About two dozen protesters stood across the street from the Executive Mansion Saturday using signs, chants and a mariachi band to urge Gov. Roy Cooper to veto a bill that would force local jails to cooperate with immigration officials.
“This is to show Gov. [Roy] Cooper that we are here,” said Stefania Arteaga, statewide immigrants’ rights organizer for the N.C. ACLU, as the six-piece band played in the background. “And we want you to hear this.”
The protesters oppose House Bill 370, which would require county jail officials to comply with federal immigration detainers — a request to hold someone in jail even through they are eligible for release.
The bill has been approved by the state House of Representatives and is being considered by the Senate.
Saturday’s protesters want Cooper to veto the bill if it makes it to his desk. The rally was organized by Companeros Inmigrantes De Las Montanas, Siembra NC and the American Civil Liberties Union of North Carolina.
Last year, sheriff candidates in some of the state’s largest counties successfully pushed out incumbents on platforms that included promising to end cooperation with U.S. Immigration and Customs Enforcement.
Sheriffs were elected in Wake and Mecklenburg counties on campaigns that included ending participation in 287(g), a partnership with ICE that allows officials to check the legal status of county inmates.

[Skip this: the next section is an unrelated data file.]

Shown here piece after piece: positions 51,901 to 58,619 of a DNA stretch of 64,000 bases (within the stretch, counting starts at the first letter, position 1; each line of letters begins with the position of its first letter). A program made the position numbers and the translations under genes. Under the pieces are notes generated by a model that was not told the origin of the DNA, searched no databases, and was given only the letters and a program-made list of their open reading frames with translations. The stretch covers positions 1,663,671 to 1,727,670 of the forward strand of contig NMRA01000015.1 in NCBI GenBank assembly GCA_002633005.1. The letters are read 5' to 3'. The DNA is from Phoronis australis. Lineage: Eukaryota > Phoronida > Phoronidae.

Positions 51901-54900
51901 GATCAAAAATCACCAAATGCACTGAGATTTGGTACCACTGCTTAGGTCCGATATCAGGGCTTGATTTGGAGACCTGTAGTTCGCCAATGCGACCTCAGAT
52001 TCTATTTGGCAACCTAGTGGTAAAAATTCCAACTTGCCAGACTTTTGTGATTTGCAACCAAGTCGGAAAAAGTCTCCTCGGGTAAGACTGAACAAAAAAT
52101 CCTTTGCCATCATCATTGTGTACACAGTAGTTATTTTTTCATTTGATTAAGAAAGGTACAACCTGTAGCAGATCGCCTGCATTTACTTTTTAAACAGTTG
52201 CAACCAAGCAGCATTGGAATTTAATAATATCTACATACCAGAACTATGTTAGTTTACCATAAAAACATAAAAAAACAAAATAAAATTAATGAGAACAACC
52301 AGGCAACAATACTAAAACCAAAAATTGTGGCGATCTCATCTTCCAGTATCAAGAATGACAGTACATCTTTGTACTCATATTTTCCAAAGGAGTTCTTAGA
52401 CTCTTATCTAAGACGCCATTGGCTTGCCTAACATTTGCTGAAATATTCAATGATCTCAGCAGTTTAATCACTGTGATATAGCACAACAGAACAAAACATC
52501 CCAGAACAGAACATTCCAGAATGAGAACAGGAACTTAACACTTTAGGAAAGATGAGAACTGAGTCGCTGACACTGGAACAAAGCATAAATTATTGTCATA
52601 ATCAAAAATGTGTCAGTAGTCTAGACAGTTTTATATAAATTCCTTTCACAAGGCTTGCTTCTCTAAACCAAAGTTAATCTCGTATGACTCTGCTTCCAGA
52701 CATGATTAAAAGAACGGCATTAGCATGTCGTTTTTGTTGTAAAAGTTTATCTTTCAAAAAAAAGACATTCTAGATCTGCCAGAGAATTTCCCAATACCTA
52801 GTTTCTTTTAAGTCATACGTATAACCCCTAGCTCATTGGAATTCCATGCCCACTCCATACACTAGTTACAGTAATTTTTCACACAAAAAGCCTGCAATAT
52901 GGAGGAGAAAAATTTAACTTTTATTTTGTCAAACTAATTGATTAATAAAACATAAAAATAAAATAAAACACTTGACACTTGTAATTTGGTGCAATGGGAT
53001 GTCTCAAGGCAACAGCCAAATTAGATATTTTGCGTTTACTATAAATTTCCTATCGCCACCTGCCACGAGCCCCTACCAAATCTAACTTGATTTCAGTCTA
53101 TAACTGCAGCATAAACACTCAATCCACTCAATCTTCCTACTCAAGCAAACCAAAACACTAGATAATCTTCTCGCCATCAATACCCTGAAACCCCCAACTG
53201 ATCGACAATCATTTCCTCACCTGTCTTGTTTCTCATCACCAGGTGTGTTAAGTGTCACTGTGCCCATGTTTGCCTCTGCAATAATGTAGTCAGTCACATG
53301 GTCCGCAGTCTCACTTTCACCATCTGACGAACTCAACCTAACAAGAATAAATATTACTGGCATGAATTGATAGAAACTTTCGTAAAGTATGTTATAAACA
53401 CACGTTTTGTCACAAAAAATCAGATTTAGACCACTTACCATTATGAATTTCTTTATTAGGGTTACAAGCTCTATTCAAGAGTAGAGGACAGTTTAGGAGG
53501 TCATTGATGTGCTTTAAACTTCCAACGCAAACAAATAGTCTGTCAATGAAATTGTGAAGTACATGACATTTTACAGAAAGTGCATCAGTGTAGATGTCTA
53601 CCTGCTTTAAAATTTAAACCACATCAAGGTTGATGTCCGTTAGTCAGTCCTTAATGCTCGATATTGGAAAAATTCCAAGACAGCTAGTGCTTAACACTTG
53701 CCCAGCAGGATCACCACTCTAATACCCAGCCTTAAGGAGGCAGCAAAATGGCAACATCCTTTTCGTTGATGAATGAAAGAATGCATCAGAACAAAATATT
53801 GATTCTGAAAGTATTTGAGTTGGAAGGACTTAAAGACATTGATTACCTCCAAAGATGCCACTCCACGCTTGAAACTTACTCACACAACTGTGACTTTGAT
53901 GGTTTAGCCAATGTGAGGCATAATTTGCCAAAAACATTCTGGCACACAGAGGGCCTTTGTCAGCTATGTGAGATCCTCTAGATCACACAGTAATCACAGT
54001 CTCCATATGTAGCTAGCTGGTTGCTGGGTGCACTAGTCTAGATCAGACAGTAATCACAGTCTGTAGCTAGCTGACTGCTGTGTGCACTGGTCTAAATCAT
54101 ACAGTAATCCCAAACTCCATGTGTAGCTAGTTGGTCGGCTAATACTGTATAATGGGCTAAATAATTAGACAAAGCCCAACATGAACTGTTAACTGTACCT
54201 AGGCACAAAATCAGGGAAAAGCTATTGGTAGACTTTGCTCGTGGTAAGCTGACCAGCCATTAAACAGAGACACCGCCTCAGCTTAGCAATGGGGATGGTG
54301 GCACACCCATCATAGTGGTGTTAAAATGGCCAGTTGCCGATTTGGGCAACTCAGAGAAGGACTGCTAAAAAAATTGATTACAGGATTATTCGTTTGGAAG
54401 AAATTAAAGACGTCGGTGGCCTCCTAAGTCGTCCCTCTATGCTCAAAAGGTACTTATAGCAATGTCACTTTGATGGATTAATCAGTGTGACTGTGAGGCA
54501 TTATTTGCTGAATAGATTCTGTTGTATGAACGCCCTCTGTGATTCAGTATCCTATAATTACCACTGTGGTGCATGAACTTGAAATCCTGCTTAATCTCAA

The sheriffs ended those partnerships, but also stopped honoring ICE detainers, along with sheriffs in Durham, Buncombe and Forsyth counties, The News & Observer reported.
ICE officials have said if they aren’t able to detain inmates in county jail, the agency has “no choice” but to increase enforcement efforts in the community, The Charlotte Observer reported.
Arteaga said she believes the bill is in retaliation for the sheriffs’ decisions to end their partnerships with ICE.
“We are here today … demanding that the governor use his power to veto this bill,” she said. “And to veto any other copycat bill.”
The group also delivered about 200 letters to the governor’s mansion from people across the state outlining how the bill would affect them.
Bruno Hunojosa, 23, of Charlotte said if the bill becomes law, it would increase racial profiling across the state, undermine law enforcement’s relationship with the community and separate more families.
Martha Hernandez, 45, of Raleigh said she is worried about the decisions politicians are making.
“They are not thinking about the families or the people who elected them,” Hernandez said through an interpreter. “They are only thinking about their economic and political interests.”